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Talking refrigerant safety

By Richard Hawkins, MACS contributor

Note: This is a continuation of last week’s article about refrigerant safety.  If you haven’t already read that article, it can be found at this link.

It was recapping a conversation that took place several years ago with a customer about the use of some highly flammable refrigerant. 

The last line of the conversation covered in the article stated the following:

Me:  I know that is a huge increase percentage wise but you’re in the same boat as everyone else doing A/C work, so it isn’t something that is going to put you at a competitive disadvantage. 

Can I ask you a question?

Refrigerant tank on a recovery machine

Now we will pick up where we left off.

Shop Owner:  Sure.

Me:  What is the average amount of a repair order for A/C work at your shop?

Shop Owner:   I don’t know right off the top of my head.  It can vary from $50.00 for some diagnostics and a recharge up to over $1000.00 for a compressor job.  (NOTE: Remember this was the mid 2000s and A/C work cost less then.)

Me:  OK.  What if we use $500.00 as the average amount of an A/C work order?

Shop Owner:  OK. 

Me:  What would you say is the average refrigerant capacity of the A/C systems you work on?

Shop Owner:  Refrigerant capacities can vary quite a bit. There are some now that only hold a pound and then you have those dual systems that hold about 3 pounds.

Me:  Yes, they do vary.  How about if we use 1 1/2 pounds as the average size system.  (The average size system is smaller than that now.  But remember this was the mid 2000s.)

Shop Owner:  OK

Me:  Last year at $100.00 for a 30-pound cylinder, 1 1/2 pounds of R-134a would have cost you about $5.00.  This year at $300.00 for a 30-pound cylinder, 1 1/2 pounds of R-134a will cost you about $15.00. That of course is $10.00 more. That is three times as much, but it is only a small percentage of the total amount of the work order. 

I won’t complicate this by getting into what you retailed refrigerant for last year or what you would be retailing it for this year, but a $10.00 increase in parts or supplies for a $500.00 job is 2%.  If the price of a compressor or other part increased by $10.00 you wouldn’t think twice about.

You would just apply your standard profit margin to the higher priced part. That’s what most shops will be doing with the higher priced refrigerant.  With the potential problems that the use of highly flammable refrigerants can cause, it isn’t worth it to try to save $10.00.

Shop Owner:  That is a good point, but I feel like I’m getting ripped off paying $300.00 for a jug of R-134a.  I’m going to talk to the guy that sells the new refrigerant again before I decide.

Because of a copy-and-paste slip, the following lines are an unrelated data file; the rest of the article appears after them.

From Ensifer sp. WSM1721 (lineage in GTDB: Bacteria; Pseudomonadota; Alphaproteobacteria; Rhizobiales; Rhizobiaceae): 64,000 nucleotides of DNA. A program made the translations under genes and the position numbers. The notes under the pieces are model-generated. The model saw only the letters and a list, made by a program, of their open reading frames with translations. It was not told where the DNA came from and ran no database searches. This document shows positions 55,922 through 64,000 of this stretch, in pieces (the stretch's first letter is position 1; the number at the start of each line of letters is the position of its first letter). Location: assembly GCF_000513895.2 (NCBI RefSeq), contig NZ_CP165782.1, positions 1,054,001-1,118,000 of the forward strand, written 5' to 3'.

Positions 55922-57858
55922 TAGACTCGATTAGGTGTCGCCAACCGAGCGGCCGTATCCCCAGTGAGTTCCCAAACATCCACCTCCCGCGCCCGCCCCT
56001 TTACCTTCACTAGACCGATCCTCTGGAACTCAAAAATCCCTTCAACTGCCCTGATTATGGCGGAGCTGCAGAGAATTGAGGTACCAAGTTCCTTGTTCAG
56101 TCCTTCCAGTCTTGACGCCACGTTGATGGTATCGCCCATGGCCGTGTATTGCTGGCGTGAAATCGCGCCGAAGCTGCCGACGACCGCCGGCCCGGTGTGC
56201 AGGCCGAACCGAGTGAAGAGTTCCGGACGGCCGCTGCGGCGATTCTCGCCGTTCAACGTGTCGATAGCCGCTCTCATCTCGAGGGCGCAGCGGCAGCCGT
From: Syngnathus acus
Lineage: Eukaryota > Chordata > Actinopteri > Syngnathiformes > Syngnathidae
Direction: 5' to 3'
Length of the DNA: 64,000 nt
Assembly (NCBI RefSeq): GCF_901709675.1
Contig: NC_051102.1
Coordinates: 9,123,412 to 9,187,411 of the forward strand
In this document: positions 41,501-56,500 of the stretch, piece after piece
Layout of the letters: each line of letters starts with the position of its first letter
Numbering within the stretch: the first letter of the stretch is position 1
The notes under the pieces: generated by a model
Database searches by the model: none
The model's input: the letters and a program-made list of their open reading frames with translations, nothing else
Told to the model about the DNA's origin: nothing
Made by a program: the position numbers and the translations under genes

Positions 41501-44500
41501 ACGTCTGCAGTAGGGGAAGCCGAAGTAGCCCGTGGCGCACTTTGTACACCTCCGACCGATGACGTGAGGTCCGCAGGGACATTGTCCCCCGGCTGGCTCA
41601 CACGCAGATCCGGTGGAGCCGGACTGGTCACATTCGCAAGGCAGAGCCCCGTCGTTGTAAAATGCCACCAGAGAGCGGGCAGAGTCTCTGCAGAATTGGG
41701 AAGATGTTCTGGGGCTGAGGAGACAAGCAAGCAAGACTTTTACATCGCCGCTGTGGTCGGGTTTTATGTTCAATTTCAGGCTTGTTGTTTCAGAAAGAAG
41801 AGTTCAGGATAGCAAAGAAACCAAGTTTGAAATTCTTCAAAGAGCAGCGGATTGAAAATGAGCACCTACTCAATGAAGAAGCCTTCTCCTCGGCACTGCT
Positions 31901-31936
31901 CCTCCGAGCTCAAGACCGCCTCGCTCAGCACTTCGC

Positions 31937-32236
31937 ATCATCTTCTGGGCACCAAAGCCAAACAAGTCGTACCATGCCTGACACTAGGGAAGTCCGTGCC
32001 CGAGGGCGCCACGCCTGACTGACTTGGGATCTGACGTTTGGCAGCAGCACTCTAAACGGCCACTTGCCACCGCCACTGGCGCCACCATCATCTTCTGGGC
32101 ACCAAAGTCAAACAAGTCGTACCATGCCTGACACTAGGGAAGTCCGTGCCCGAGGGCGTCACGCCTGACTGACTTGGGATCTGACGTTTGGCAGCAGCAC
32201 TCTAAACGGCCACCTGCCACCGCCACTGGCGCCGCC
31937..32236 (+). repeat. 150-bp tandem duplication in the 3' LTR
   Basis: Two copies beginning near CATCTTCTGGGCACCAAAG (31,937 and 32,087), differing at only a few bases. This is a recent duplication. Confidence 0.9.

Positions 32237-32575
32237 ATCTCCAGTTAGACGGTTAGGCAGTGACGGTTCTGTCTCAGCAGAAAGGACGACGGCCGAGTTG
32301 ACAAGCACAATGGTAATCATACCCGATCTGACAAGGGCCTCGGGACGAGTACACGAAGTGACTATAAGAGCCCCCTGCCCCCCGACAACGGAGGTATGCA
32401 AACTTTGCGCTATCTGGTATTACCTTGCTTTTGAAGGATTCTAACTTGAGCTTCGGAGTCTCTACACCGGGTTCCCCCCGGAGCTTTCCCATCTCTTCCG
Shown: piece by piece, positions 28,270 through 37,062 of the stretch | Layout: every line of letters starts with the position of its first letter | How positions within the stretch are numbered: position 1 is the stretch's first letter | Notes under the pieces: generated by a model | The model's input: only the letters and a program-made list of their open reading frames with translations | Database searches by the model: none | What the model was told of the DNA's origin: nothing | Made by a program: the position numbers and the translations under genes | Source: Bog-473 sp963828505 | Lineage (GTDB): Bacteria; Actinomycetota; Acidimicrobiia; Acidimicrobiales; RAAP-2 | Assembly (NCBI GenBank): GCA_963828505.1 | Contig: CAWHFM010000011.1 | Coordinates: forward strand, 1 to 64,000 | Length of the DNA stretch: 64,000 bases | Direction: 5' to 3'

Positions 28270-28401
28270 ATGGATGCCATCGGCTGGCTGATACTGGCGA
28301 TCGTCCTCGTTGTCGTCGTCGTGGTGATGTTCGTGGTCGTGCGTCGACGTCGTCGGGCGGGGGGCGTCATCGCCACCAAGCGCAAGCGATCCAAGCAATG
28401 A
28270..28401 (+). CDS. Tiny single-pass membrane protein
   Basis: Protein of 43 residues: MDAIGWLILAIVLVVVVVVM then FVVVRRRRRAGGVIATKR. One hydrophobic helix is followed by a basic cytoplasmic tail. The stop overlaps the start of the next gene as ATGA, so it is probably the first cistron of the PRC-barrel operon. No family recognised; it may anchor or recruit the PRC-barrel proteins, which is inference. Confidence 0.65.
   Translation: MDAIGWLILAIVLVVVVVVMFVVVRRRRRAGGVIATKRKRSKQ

(Despite so many compelling reasons not to use this highly flammable refrigerant, I hadn’t been able to get the message across, so I decided to try a different approach.)

 Me: Can I ask you another question?

Shop Owner:  Sure.

Me:  You’ve taken time to talk to me about this and plan to get some more information from the guy who is selling this refrigerant before you decide.  That indicates to me that you’re someone who also likely gets as much information as possible about the nature of an A/C problem before you start any sort of diagnostics.

Shop Owner:  Absolutely.  The more information you have the better.

Me:  OK.  So, let’s say I brought my car in to your shop with an A/C problem and described what was going on with it. You might ask me if myself or someone else had worked on it.  Right?

Shop Owner:  Yes.

Me:  Suppose I told you that I had rigged up a hose and some adapters and connected the A/C system to the tank on my barbeque grill and charged it up?

Shop Owner:  OK.  I see what you mean.  I wouldn’t want to work on your car and since you stated it like that, I think I will be better off if I steer clear of this stuff.   Thanks for taking the time to call me.

Me:  You’re welcome.

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One response to “Talking refrigerant safety”

  1. Thomas Lech says:

    Here’s one thing automotive technicians do not take an account because they have not taken refrigerant engineering classes and completely mastered the concept the basics of oil return flow and refrigerant velocity in systems specially with long hose runs from a rear evaporator unit.

    When switching over to something like R290 for R600 what’s are some of the best refrigerants on earth.
    Because it’s instead of 1 pound mass quantity of refrigerant in a given space you will have something like 3 ounces or less.

    The suction line diameter was designed for a mass of refrigerant a volume quantity that would flow at a given velocity that A’s in excellent oil return.